By Guest Columnist RODNEY STRONG, chairman of Griffin & Strong, a law and public policy consulting firm who graduated from Morehouse College in 1976 with an undergraduate degree in political science
A confluence of events made the year’s A Candle in the Dark Gala and Inaugural Ball – an annual festive black-tie event that raises substantial funds for Morehouse College – particularly memorable.
The 26th annual Gala took place on Saturday, Feb. 15, 2014 to celebrate the 147th anniversary of the founding of Morehouse College in the Centennial Ballroom of the Hyatt Regency Atlanta. During the weekend’s activities, Dr. John S. Wilson Jr. was inaugurated as the 11th president of the College.
Morehouse College, founded in 1867, is the nation’s only predominantly African-American all-male institution. Despite negative statistics surrounding the collective condition of young African-American men, Morehouse continues to attract many of the nation’s most academically gifted young men.
The Gala takes its name from the official history of the college which was written by Dr. Edward A. Jones, ‘26. The title alludes to Morehouse remaining a “candle in the dark,” providing education and hope for African-American men during the dark period of white supremacist terror after the end of the reconstruction era in the southern United States.
Each year several outstanding alumni are selected to receive the Bennie Award named in honor of Dr. Benjamin Elijah Mays, who served as the sixth president of the College.
Additionally, the College bestows “Candle Awards” on outstanding African-American achievers in various fields. The college also, on occasion, bestows Candle Awards for Lifetime Achievement in various fields.
This year, Bennie awards were bestowed upon Donald L. Hence, ‘70 co-founder of the Friendship Public Charter School in Washington D.C.; James H. Shelton, III, ’89, acting U.S. Deputy Secretary of Education; John E. Williams, ‘69, recently retired Dean of the Division Of Business Administration and Economics at Morehouse; and a posthumous award honored the memory of Reginald C. Lindsay, ‘67 a former federal district court judge.
Morehouse also bestowed a “Candle for Lifetime Achievement in Arts and Entertainment” on Stevie Wonder, the superstar entertainer. Morehouse honored Wonder, not only for his entertainment industry success, but also for his civil and human rights efforts.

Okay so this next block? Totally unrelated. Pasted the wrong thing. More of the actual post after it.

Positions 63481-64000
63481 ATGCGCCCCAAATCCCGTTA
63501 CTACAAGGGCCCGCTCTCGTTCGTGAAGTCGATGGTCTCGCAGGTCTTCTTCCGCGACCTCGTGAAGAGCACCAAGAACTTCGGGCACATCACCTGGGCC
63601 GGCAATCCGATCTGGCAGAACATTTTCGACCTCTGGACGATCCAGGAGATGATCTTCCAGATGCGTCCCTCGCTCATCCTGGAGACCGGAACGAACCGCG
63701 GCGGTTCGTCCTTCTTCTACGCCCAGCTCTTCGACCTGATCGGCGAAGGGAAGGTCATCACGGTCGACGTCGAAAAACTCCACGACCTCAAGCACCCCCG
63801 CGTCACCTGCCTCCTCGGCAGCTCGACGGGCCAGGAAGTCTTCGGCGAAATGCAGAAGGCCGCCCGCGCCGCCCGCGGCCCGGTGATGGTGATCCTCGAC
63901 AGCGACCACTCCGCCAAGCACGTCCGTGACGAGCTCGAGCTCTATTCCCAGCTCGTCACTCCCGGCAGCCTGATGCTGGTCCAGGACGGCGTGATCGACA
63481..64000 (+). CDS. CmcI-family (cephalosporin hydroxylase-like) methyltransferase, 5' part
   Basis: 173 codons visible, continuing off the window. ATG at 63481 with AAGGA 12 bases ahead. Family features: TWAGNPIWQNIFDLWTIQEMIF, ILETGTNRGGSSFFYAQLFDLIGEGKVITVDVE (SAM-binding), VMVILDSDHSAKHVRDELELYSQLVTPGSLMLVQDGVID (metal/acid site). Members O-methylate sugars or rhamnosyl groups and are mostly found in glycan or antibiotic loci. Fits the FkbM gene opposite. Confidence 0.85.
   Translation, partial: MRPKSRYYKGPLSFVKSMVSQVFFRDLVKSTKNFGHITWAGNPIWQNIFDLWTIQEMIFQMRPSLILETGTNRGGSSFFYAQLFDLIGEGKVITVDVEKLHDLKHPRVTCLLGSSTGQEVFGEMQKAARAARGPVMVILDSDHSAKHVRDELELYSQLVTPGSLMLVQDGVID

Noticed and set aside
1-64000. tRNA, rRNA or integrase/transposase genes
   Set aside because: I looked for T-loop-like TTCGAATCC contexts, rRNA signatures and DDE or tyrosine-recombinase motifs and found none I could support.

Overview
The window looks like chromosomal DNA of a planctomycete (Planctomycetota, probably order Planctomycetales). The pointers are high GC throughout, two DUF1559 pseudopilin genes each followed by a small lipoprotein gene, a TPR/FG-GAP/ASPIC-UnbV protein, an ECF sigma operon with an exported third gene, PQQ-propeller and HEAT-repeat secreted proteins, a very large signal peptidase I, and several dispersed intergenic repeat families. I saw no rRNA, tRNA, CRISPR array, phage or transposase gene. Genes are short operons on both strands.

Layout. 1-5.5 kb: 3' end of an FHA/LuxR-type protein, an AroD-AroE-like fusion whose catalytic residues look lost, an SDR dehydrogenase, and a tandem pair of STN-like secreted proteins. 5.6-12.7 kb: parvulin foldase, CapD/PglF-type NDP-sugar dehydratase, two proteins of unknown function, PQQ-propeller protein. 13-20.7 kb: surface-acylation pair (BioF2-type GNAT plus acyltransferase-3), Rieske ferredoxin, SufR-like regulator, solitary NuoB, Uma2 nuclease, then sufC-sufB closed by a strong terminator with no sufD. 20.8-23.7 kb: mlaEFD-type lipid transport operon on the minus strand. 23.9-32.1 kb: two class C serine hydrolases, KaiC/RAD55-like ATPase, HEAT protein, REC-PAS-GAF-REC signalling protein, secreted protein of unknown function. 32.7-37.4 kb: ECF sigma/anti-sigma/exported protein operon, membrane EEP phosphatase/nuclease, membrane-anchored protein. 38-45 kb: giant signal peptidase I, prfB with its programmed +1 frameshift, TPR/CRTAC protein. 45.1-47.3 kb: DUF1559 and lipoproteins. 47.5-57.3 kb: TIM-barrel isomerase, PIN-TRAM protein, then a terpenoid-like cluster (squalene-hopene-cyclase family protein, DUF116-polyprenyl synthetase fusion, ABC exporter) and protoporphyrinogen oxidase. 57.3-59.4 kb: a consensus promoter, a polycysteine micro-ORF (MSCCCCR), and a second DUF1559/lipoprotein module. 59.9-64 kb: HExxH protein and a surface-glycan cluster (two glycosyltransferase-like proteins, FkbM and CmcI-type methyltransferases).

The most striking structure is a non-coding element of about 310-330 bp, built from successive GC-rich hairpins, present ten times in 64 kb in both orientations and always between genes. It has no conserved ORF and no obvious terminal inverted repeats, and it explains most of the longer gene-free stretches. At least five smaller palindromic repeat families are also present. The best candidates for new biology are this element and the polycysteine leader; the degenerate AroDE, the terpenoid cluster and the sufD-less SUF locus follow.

Wonder’s ties to Morehouse began through his relationship with Dr. Martin Luther King, Jr., the most famous alumnus of the College. In August 1963, when Dr. King delivered his “I Have a Dream” speech, Stevie Wonder became the youngest artist ever to hit number one on the Billboard charts.
Wonder performed in support of the civil rights movement during the 1960s. During that period Dr. King and Wonder also shared a record label. Dr. King won a Grammy award for his spoken word performance; “Why I Oppose the War in Vietnam.”
That speech, given at Riverside Church in New York City, one year to the day before his assassination, was recorded and distributed on the Motown record label. Wonder was at the forefront of efforts to have Dr. King’s birthday declared a national holiday. Wonder’s son, Kwame, is a senior at Morehouse and is expected to graduate in May 2014.
During the evening, the festive atmosphere was marred by the news that the jury failed to reach a verdict on the first degree murder charge against Michael Dunn for the killing of young Jordan Davis.
At an event which celebrates African-American male excellence, the news that another murder of an unarmed African-American young man has gone unpunished was devastating. Surrounded by outstanding young African American men, being forced to accept the reality that the American criminal justice system continues to devalue their lives was particularly painful.
As President Obama said in the aftermath of the acquittal of Trayvon Martin’s killer, “…in the African American community at least, there’s a lot of pain around what happened here, I think it’s important to recognize that the African American community is looking at this issue through a set of experiences and a history that doesn’t go away.” Those comments were equally reflective of the feeling in the room that night.
When Stevie Wonder took to the podium to accept his award, sensing the mood of the room, he thanked the college for his honor and then proceeded to speak directly about Jordan Davis and the pain that he felt as a result of the outcome of the case. He talked about the need for continued perseverance in the struggle for justice.
Wonder announced that while he intends to maintain his boycott of the State of Florida, announced in the wake of the Zimmerman verdict, he will go to Florida to stage a benefit concert in support of efforts to change the “Stand Your Ground” law there. He also announced that he will conduct benefit concerts for both Morehouse College and Spelman College.
Then, in a transcendent moment, Wonder sat down at the piano and played, “Love’s in Need of Love Today,” creating a sensation no one in that room will ever forget. It was as if the spirit of Dr. King was channeled into the room and the collective consciousness seemed to shift to a steely determination to continue the struggle for justice with a renewed vigor. It was “only a minute, but eternity was in it” — truly a Morehouse moment.
Prior to founding Griffin & Strong, Rodney Strong served as director of Contract Compliance for the City of Atlanta. He is currently general counsel to the Fulton County-City of Atlanta Land Bank Authority. He is a graduate of the University of Memphis, Cecil C. Humphreys School of Law, where he was a Herbert Herff Presidential Law Scholar.